Houston Baptist University Catalog

Philosophy (PHIL) Course Descriptions

PHIL 1300 Introduction to Philosophical Dialogue
This course introduces students to principles of philosophical discourse by means of Socratic dialogue, basic epistemology seminars, scholarly cultural analysis, and study of philosophical texts. Students are taught to recognize and avoid informal fallacies in discussion, and to strive for intellectual precision and logical soundness as they search for truthh

PHIL 1310 Logic
Logic has long been part of the core of a liberal arts education. In this course, students will learn to become better thinkers and communicators; mastering skills in symbolic logic, fallacy identification, and the philosophy of language. Topics in the history of philosophy and other disciplines will be studied to illustrate the role of logic in the liberal arts and to provide an opportunity for students to use their skills in diverse contexts.

PHIL 1313 Introduction to Philosophy
A foundational course designed to familiarize the student with the meaning and relevance of philosophy through a study of its main problems and the principal theories that have been proposed as solutions to them.

PHIL 3323, Ancient and Medieval Philosophy
A study of the historical development of Western philosophy from its early beginnings in Greece to the end of the Middle Ages.

PHIL 3334, Philosophical Foundations for a Christian Worldview (Apologetics)
Prerequisite: PHIL 1313
An in-depth study of the philosophical foundations for Christian belief and practice, including engaging philosophical criticisms of basic Christian beliefs and teaching.

PHIL 3344 Modern/Contemporary Philosophy
A continuation of PHIL 3323, beginning with the Renaissance and ending with the more important philosophers of recent times.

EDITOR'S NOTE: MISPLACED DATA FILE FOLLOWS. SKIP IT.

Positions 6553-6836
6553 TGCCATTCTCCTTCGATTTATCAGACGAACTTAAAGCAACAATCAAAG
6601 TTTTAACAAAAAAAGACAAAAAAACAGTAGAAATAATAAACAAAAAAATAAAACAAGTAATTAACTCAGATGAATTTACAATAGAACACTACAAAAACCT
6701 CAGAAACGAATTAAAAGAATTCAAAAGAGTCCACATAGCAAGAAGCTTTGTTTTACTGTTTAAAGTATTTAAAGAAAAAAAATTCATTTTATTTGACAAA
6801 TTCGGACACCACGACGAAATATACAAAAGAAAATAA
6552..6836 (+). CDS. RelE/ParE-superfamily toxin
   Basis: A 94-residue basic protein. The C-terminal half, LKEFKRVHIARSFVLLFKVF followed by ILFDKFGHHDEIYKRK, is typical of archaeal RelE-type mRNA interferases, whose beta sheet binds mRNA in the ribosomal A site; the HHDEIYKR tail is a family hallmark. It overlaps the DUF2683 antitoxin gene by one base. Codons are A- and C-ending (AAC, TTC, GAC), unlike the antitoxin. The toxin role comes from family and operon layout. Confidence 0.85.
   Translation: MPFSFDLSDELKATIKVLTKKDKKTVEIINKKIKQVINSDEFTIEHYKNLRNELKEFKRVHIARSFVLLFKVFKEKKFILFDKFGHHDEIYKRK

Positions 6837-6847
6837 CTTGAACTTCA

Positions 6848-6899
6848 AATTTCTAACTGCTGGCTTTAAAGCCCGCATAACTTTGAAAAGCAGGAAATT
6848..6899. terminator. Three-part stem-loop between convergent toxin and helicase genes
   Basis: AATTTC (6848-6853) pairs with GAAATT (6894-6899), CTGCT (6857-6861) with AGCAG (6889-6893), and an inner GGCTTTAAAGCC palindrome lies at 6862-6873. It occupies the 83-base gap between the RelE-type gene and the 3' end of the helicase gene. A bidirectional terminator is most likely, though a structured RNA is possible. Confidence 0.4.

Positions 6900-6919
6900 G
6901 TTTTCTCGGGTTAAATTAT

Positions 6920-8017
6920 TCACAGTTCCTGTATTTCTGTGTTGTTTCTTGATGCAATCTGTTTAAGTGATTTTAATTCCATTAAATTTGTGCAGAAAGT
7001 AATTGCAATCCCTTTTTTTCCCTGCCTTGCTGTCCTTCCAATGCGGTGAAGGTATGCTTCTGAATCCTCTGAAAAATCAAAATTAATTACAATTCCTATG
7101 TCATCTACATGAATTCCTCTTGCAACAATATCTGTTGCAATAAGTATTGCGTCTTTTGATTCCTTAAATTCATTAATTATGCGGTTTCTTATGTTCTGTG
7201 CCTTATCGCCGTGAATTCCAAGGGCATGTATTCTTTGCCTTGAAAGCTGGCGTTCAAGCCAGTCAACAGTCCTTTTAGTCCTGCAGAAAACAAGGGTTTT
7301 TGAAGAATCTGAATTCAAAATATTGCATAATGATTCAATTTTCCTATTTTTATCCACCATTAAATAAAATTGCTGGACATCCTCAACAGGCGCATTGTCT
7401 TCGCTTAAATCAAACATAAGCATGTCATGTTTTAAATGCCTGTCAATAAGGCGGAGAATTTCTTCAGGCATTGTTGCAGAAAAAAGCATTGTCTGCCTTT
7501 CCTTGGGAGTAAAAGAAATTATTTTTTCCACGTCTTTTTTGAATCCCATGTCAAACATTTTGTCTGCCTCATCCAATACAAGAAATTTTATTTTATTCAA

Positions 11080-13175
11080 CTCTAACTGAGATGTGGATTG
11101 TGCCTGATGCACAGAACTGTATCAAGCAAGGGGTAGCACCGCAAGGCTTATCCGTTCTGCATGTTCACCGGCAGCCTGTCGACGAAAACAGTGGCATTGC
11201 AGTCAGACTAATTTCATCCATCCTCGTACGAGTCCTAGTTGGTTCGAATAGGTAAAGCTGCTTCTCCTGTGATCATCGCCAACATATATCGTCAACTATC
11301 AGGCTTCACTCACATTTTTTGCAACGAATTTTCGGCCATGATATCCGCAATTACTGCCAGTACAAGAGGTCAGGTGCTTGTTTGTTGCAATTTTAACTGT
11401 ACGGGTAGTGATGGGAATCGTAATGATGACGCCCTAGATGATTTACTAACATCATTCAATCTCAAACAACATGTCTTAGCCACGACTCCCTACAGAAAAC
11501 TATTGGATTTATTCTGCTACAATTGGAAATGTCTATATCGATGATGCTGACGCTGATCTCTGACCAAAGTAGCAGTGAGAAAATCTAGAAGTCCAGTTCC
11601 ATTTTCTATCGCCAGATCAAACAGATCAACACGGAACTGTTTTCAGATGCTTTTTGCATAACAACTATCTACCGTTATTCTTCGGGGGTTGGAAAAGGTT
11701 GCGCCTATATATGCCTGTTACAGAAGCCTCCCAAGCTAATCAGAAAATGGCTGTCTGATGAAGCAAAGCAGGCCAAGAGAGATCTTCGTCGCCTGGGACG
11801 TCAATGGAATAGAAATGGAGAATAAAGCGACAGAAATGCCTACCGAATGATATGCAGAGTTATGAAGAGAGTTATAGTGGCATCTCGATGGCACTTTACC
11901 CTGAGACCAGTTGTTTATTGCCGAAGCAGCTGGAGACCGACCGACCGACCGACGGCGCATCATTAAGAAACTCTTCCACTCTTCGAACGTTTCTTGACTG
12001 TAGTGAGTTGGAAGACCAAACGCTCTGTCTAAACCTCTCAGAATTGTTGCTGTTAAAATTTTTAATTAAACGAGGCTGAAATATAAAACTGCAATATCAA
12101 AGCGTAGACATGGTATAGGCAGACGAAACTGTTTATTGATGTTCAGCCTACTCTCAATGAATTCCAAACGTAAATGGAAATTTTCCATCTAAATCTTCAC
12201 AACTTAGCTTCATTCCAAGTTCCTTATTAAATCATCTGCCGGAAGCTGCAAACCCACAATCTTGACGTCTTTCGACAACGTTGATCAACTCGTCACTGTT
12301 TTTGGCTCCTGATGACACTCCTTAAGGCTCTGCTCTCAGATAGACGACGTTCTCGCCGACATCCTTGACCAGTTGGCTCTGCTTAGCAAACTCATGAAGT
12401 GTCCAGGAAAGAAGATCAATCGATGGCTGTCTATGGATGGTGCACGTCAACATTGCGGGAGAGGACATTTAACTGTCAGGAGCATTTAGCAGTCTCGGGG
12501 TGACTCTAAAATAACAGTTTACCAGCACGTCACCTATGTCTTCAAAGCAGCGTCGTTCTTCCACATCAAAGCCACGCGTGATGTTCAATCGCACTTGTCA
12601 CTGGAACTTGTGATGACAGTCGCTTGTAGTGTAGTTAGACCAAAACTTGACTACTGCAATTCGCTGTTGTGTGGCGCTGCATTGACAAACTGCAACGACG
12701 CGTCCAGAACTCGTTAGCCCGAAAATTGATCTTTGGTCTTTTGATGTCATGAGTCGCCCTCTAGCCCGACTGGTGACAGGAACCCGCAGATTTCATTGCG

PHIL 3350 Philosophy of Tragedy
An analysis and evaluation of the tragic worldview as expressed in classic literature and philosophies of life. Topics considered could include the role of fate, free will, luck, and providence in moral responsibility, virtue, and happiness. Works considered could include the philosophies of Aristotle, Hegel, Schopenhauer, Kierkegaard, and Nietzsche, alongside the dramas of Sophocles and Shakespeare. Special attention will be paid to the problem of evil and the question of whether tragedy is compatible with the Christian worldview.

PHIL 3360 Medical Humanities
A course designed to introduce students to medical humanities. The course is an interdisciplinary approach to looking at medical ethics and culture that will focus on the humanities and especially philosophy. Subjects to be covered may include the concept of personhood at the beginning and end of life, the arts and medicine, the historical development of medicine, theology of medicine, and the philosophy of science and medicine.

PHIL 3365 Medical Ethics
This course will look at debates in medical ethics. Topics may include abortion, euthanasia, medical testing and research, scarcity and distribution of health care, genetics, privacy, and reproductive technology.

For course description and prerequisite(s) for this course, please contact the Dean of the School of Christian Thought.

PHIL 4323 Ethics
A course in which the major ethical systems and their theories of value and conduct are studied critically and evaluated from a Christian point of view.

PHIL 4333, Aesthetics
Prerequisite: PHIl 1313
Examination of texts from the history of philosophy focusing on the questions of beauty, appropriateness, and value of both art and nature.

PHIL 4334, Metaphysics
Prerequisite: PHIL 1313
Metaphysics is the study of the nature of reality. Topics to be discussed may include freedom of the will, causation, being, the nature of universals, possibility and necessity,k space and time, philosophical anthropology and some philosophical theology. This class will provide a survey of these topics as it surveys views of the nature of reality over many different philosophical genres.